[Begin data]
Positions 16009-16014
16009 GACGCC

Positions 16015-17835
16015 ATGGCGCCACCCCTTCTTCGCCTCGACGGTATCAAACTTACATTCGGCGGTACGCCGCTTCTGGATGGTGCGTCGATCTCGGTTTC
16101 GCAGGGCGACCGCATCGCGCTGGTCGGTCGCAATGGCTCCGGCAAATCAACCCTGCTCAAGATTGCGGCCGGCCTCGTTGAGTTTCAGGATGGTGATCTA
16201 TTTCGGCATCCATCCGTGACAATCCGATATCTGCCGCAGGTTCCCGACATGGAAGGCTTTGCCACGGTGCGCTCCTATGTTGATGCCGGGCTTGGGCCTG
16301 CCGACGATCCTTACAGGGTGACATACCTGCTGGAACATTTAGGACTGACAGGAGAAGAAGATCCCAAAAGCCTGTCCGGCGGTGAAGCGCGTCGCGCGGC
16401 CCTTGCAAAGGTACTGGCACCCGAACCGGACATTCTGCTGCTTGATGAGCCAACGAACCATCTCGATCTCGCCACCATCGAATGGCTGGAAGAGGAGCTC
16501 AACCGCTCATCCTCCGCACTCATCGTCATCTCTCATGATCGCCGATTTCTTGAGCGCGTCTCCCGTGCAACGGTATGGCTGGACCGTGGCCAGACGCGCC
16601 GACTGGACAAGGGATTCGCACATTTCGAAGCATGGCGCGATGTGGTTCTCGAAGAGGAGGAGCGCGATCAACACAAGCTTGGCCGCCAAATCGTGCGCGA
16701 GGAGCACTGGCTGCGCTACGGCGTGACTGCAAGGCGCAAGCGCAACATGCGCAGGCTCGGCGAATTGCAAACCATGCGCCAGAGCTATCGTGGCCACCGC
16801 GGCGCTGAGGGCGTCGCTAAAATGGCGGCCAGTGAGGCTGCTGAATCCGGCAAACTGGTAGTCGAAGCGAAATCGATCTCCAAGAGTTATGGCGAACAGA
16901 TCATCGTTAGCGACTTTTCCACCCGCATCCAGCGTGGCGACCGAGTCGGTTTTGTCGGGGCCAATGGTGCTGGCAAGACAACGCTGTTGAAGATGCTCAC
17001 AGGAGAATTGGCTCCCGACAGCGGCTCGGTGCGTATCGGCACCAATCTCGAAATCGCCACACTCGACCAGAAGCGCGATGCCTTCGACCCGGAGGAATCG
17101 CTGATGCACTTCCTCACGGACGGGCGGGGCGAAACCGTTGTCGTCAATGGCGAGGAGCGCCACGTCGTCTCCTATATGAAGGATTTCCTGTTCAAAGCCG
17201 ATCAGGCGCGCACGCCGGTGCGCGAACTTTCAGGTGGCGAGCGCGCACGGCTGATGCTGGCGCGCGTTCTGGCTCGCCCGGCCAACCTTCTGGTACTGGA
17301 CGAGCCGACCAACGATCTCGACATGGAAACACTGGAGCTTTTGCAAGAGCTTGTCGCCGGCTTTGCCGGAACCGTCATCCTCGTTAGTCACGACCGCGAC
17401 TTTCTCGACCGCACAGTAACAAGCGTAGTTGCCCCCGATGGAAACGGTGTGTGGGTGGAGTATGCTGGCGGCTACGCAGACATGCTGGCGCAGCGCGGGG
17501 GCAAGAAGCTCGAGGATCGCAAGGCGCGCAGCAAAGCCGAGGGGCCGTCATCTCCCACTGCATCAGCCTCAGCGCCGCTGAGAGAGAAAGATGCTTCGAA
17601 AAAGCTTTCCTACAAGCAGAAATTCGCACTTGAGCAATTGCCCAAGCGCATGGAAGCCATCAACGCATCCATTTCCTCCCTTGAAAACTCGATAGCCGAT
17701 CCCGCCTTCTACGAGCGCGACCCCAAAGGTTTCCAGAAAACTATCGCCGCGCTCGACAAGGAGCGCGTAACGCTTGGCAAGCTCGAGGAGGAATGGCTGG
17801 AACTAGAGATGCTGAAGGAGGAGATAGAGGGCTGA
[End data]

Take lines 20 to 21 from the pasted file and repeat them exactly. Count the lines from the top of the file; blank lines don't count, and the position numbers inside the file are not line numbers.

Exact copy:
17601 AAAGCTTTCCTACAAGCAGAAATTCGCACTTGAGCAATTGCCCAAGCGCATGGAAGCCATCAACGCATCCATTTCCTCCCTTGAAAACTCGATAGCCGAT
17701 CCCGCCTTCTACGAGCGCGACCCCAAAGGTTTCCAGAAAACTATCGCCGCGCTCGACAAGGAGCGCGTAACGCTTGGCAAGCTCGAGGAGGAATGGCTGG